How can a Board evaluate an investigation? Bayless and Albarrán offered seven considerations to facilitate a successful Board investigation.
Consider whether you need independent outside counsel. The appearance of partiality undermines the objectivity and credibility of an investigation. That means you should not use your regular counsel. The authors cite the SEC analysis of how independent Board members truly are to explain the need for independent counsel, which includes the following factors:
Consider hiring an experienced investigator to lead the internal investigation. Jim McGrath wrote and spoke about the need to utilize specialized counsel in any serious investigation. If a Board is leading an investigation, it is by definition, serious. Your investigation needs to be led by a lawyer with significant experience in conducting internal investigations; a strong background in criminal or SEC enforcement; and has substantive experience in the area of law at issue.
Consider the need to retain outside experts. In any investigation, there will be the need for a wider variety of subject matter experts (SMEs) than a compliance professional. If there are accounting issues, forensic accountants might be needed. In this day and age, an electronic discovery consultant is often required, and can be a cost-effective option for gathering and processing electronic data for review; an IT expert will be mandatory.
Analyze potential conflicts of interest at the outset and during the investigation. There are two types of conflicts of interest that may come to light during an investigation. First is the one which comes up when the law firm or lawyers conducting the investigation are those whose prior legal advice has some bearing on the matters being investigated. During an internal investigation, however, the lawyers may be hired by, and represent, the Board or its committee. The second occurs when a lawyer or law firm jointly represents the Board and employees at the company as regulators have become increasingly concerned with joint representations. The trickier question is what to do when there simply is a risk that representing one client could limit the lawyers’ duties to the other. So, in these situations, joint representation may not be appropriate.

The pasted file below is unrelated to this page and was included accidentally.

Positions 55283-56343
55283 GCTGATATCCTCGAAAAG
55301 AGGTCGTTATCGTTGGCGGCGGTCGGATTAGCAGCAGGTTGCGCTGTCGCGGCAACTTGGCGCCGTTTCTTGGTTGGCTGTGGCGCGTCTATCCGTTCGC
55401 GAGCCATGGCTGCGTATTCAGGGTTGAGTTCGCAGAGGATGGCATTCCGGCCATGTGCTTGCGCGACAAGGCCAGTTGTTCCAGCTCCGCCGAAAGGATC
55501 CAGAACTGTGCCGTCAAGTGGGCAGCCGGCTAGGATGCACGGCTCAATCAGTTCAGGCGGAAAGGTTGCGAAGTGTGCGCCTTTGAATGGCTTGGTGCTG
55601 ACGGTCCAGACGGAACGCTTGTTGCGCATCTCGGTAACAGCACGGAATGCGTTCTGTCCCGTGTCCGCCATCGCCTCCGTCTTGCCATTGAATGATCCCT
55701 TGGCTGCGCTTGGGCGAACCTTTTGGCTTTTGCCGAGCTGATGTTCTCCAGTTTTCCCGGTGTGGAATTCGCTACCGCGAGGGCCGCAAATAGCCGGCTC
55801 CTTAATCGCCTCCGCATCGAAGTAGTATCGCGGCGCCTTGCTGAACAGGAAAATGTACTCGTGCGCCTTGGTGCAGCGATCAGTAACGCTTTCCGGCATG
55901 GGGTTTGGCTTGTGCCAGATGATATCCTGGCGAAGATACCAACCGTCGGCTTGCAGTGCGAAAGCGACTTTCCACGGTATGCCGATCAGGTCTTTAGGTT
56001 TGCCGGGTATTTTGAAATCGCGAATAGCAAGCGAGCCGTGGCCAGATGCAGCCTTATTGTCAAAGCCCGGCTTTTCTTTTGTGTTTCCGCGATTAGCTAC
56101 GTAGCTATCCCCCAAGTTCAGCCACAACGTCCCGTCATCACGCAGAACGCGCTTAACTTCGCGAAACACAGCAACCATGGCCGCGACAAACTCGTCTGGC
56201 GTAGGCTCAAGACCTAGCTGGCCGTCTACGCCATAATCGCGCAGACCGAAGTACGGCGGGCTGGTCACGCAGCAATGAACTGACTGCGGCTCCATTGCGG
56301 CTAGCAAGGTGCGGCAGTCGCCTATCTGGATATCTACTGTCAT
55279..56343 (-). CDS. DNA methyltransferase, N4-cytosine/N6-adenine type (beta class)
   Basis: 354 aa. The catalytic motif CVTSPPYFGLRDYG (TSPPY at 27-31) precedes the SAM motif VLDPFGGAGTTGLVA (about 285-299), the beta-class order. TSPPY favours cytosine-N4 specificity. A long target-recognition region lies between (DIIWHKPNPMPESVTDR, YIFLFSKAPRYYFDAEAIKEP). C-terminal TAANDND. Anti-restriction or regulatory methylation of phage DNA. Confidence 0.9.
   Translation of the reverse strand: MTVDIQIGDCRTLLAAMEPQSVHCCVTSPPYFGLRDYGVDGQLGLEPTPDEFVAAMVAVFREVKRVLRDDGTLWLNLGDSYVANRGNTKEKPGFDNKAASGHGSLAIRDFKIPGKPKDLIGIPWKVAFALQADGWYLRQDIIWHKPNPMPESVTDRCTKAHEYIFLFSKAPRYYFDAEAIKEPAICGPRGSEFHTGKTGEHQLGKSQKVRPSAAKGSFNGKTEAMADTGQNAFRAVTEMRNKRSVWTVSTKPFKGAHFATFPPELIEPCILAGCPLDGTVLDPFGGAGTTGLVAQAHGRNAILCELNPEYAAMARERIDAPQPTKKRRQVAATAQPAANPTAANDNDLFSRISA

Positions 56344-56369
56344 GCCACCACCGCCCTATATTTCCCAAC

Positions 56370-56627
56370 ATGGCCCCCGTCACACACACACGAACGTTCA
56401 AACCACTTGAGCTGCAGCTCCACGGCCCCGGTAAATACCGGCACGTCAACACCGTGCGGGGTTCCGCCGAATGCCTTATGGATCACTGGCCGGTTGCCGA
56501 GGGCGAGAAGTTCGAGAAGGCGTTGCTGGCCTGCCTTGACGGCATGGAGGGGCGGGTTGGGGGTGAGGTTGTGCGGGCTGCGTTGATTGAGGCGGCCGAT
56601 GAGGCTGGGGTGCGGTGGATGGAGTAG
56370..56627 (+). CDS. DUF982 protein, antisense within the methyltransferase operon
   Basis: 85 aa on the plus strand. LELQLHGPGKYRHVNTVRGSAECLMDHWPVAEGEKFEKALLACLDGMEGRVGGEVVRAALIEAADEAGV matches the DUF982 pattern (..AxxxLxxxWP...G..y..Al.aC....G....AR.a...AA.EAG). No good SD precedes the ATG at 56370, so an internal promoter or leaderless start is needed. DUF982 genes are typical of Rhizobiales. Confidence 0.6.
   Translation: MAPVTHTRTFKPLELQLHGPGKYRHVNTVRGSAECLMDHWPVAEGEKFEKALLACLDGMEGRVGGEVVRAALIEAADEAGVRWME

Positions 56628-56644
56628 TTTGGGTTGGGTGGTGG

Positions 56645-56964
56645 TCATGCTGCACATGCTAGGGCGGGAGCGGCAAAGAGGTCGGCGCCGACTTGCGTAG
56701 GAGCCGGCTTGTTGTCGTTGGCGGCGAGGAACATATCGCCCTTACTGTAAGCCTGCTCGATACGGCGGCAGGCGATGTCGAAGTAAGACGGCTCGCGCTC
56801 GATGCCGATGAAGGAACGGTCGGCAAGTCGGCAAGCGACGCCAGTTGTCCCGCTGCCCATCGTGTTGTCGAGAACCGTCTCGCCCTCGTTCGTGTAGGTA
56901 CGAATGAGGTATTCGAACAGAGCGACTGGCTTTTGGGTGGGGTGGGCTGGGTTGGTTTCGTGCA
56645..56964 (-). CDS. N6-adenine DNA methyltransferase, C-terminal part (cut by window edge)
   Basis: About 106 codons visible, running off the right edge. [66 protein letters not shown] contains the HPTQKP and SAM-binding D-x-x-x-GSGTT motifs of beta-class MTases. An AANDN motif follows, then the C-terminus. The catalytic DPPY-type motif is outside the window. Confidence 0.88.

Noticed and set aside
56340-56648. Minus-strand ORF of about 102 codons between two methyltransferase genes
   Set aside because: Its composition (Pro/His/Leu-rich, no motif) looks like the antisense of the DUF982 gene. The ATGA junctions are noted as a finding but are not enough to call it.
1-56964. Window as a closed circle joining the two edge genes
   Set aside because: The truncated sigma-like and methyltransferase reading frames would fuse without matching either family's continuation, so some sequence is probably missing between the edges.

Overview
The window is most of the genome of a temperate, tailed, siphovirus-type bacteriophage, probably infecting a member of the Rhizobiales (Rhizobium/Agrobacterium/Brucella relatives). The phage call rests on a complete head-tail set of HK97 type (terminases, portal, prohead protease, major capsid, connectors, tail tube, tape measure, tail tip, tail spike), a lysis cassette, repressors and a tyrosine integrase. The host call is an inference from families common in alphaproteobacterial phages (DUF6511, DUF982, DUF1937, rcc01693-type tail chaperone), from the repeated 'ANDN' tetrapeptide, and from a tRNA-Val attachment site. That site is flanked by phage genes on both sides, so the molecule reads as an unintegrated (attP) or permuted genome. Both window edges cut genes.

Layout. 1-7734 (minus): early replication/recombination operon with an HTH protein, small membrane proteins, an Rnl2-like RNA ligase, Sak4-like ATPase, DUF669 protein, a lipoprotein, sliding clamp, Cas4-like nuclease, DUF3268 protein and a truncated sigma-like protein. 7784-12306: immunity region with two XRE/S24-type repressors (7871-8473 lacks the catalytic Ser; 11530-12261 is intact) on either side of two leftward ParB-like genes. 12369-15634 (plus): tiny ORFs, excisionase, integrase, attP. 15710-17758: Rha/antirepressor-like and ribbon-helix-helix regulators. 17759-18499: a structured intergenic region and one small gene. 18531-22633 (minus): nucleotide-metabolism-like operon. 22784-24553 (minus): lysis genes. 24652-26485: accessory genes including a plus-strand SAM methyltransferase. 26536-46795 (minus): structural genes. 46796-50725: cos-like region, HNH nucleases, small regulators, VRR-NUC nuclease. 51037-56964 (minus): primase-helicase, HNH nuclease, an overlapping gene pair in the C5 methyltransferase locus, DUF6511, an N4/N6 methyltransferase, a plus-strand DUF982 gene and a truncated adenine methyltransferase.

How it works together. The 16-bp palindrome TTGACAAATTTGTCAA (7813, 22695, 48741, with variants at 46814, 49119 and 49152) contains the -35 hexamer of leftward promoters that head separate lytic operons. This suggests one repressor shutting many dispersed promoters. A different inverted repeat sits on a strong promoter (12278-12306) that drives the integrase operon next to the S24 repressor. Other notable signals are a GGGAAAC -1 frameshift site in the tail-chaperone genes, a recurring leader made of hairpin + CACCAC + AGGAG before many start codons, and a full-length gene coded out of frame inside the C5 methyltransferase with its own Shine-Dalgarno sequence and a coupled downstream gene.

Carefully evaluate whistleblower allegations. Whistleblowers have become more important and taking their allegations seriously is paramount. This does not mean trying to find out who the whistleblowers might be to punish or stifle them, even if they are located outside the United States and therefore do not have protections under these laws. They can still get hefty bounties. Regulators are very wary of Boards that do not satisfactorily evaluate a whistleblower’s complaint based on a perception of the whistleblower himself, as opposed to the substance of the complaint. After Dodd-Frank, this can also cause additional problems for a company.
Request regular updates from outside counsel, without limiting the investigation. These types of investigations are long and very costly and can easily spin out of control. But, by trying to manage these costs, a Board might be perceived as placing improper limits on the investigation. The “goal is to strike the right balance between the cost of the investigation and its thoroughness and credibility.” To do so, flexibility is an important ingredient. The scope of what to investigate is not a static, one-time decision. Every investigation can, and usually does, evolve.
Consider whether an oral report at the conclusion of the investigation is sufficient. While there may be instances in which, due to complexity and the nature of allegations involved, a written report is necessary, there may be times when an oral report delivered to a Board is better as “a written report may be easier to follow and appear to be the logical conclusion to an investigation, it is an expensive and time-consuming endeavor, and it comes with great risk.”
The authors concluded their piece by stating, “By keeping in mind the issues addressed above, the Board will be better prepared for the investigation and readily able to exercise good judgment throughout the review. A well-conducted investigation by the Board may spare the company further disruption and costs associated with follow-on investigations by the regulators, or at the very least minimize the company’s exposure.” McDonald’s might wish it had done so about now.